T

he soft ruffle of silk lay gleaming across Bettylou’s wrinkled palm. It was three things at once. “If only I could be three things at once,” she was thinking. It was a lovely lavender blue, periwinkle maybe, and wherever the soft gathers bent it, it shimmered a brilliant turquoise, the color of a peacock’s breast, yet it was totally transparent. “This is the material for the bridesmaids’ dresses, Gramma, I hope you haven’t bought your dress yet, because it needs to be able to match this for the pictures.” And on and on the self-absorbed letter went. How could Claudia possibly have chosen October 12 for her wedding? The exact date of the annual NNN Gala. “My last year as President, this just could not be happening!” And now this phone call about Daddy, they need me to empty his apartment before the first of November. The apartment he moved into seventy-five years ago in Manhattan, her childhood home. Claudia’s wedding on Maui.  My LIFE in Mexico. This just cannot be happening. “I wish I could just be here and in Maui and in NYC in October!” “Here I spend months at a time never hearing from anybody, missing my granddaughter, not hearing boo from Daddy. I have to work at being with people around here. That’s why I joined the NNN in the first place, without commitments it was just too easy to sit around alone and read books, pet the cats, TV and all that. I’d forget I was in Mexico, not see anyone but the gardener for days at a time, and now, NOW – why for God’s sake can’t these things spread out over the year? A nice June wedding, selling the apartment in January? Oh no. I get my moment to shine, this year the NNN was going to be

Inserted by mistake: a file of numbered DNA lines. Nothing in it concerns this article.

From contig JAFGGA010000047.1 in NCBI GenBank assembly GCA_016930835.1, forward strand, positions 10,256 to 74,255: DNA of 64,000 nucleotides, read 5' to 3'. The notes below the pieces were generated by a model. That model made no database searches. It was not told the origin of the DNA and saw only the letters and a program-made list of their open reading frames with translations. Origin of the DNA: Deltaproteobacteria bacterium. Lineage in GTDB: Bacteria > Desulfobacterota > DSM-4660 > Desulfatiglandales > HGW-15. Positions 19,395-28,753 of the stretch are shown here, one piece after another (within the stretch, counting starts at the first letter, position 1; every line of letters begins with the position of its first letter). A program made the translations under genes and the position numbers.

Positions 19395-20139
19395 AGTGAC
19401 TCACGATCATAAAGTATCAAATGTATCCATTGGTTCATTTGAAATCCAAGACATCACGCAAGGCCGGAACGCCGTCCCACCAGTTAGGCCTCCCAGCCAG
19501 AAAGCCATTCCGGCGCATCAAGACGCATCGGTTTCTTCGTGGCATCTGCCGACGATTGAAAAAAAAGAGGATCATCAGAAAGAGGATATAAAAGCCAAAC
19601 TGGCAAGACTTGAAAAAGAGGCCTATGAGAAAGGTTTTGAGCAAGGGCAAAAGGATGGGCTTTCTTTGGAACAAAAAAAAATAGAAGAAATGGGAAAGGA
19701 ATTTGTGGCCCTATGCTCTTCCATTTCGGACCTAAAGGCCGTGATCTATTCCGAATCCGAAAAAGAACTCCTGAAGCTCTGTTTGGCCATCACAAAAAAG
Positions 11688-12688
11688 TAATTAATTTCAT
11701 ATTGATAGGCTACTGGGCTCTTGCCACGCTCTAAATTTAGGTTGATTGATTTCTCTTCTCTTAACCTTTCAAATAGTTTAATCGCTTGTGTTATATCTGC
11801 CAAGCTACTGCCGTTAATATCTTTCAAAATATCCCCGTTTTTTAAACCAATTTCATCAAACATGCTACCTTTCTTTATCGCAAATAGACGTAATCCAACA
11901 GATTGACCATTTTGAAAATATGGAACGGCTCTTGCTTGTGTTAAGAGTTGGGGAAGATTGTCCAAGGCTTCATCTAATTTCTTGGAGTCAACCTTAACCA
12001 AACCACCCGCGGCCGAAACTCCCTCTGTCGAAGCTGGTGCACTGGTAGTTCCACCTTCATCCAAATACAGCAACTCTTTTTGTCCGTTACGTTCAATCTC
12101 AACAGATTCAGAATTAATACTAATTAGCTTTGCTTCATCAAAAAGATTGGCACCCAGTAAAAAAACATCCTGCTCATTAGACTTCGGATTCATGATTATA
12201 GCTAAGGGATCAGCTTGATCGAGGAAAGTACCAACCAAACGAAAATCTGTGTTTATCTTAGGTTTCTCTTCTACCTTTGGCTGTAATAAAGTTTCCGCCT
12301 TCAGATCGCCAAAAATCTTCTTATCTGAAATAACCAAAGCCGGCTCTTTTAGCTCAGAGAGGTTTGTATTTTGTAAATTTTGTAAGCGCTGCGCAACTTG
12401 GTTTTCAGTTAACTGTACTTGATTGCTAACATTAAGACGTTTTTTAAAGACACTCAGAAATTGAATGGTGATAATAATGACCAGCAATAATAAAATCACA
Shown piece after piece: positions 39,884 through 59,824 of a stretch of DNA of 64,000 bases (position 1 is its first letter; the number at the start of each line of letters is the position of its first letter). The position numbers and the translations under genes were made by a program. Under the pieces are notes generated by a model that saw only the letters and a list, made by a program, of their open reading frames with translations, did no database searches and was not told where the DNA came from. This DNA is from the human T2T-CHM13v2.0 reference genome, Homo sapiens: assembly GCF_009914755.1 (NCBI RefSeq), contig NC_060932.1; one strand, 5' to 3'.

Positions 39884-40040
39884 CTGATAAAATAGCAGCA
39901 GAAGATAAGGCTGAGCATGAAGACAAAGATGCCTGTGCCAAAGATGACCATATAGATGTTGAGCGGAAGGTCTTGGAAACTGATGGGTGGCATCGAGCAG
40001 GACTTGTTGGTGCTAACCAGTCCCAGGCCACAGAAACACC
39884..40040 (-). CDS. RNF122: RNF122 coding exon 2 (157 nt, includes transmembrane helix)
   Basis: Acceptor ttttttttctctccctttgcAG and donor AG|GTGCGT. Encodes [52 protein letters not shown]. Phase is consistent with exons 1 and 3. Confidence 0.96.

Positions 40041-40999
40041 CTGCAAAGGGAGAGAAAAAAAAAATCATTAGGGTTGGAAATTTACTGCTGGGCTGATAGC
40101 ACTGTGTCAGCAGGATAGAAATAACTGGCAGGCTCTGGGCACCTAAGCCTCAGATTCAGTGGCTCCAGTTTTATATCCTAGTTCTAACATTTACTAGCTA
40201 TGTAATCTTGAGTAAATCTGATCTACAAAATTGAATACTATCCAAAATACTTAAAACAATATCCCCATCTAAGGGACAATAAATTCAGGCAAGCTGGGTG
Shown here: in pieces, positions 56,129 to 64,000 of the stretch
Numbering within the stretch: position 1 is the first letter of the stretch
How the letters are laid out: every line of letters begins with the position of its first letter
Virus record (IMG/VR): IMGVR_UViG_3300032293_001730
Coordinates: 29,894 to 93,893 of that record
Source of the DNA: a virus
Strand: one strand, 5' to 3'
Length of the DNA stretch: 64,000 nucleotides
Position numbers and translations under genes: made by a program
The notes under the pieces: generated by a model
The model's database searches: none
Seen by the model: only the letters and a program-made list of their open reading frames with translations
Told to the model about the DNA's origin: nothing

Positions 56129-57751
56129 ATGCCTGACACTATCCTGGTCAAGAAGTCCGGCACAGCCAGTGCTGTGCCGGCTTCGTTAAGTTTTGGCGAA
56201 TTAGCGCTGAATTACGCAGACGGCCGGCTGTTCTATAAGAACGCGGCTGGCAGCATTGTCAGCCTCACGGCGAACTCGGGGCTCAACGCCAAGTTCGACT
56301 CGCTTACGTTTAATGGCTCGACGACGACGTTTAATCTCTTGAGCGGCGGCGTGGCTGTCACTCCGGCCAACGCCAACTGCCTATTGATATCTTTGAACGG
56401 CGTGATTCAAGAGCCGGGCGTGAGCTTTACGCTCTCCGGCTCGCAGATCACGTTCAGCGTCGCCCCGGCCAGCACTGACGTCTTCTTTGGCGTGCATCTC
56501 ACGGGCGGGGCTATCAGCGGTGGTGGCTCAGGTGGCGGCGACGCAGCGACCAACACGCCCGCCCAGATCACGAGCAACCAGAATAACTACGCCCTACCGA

bowled over by my brilliance. I was never going to have to call people and try to arrange a lunch again. They were going to be calling ME! Now what? Either my Granddaughter is going to hate me or my Daddy is going to have everything put out on the street by strangers, or I am back to square one in the social life of just one more single woman in the community. Three places, I need to be three places at once.” Shoving the phone aside, Bettylou turned back to her wine. It was just out of reach on the opposite corner of the table. Starting to heft her ample padding, Bettylou stretched across the wide glass tabletop reaching for her favorite wine glass. She startled violently as the forgotten silk fluttering down slid into her view. The top-heavy wine glass went crashing to the floor. Bettylou’s center of gravity reached the point of no return, her considerable mass smashing her face first into the broken glass and spilled wine immediately followed by a huge crash as gravity and floor tiles combined to bounce the custom-made table into flying swords of lethal glittering glass shards. Two days later the maid had a nasty surprise. And so, Bettylou got her wish. On October 12, her friends at the NNN all agreed that it was the best Gala ever as they sprinkled one third of Bettylou’s ashes into the sea. Her Granddaughter honored her at the wedding by adorning her urn with the beautiful silk and her favorite flowers and tearfully toasted her as the best Grandma anyone ever had. The last one third of her ashes in a brown cardboard box got put out on the street in Manhattan by strangers, along with everything else from seventy-five years of her forgotten life.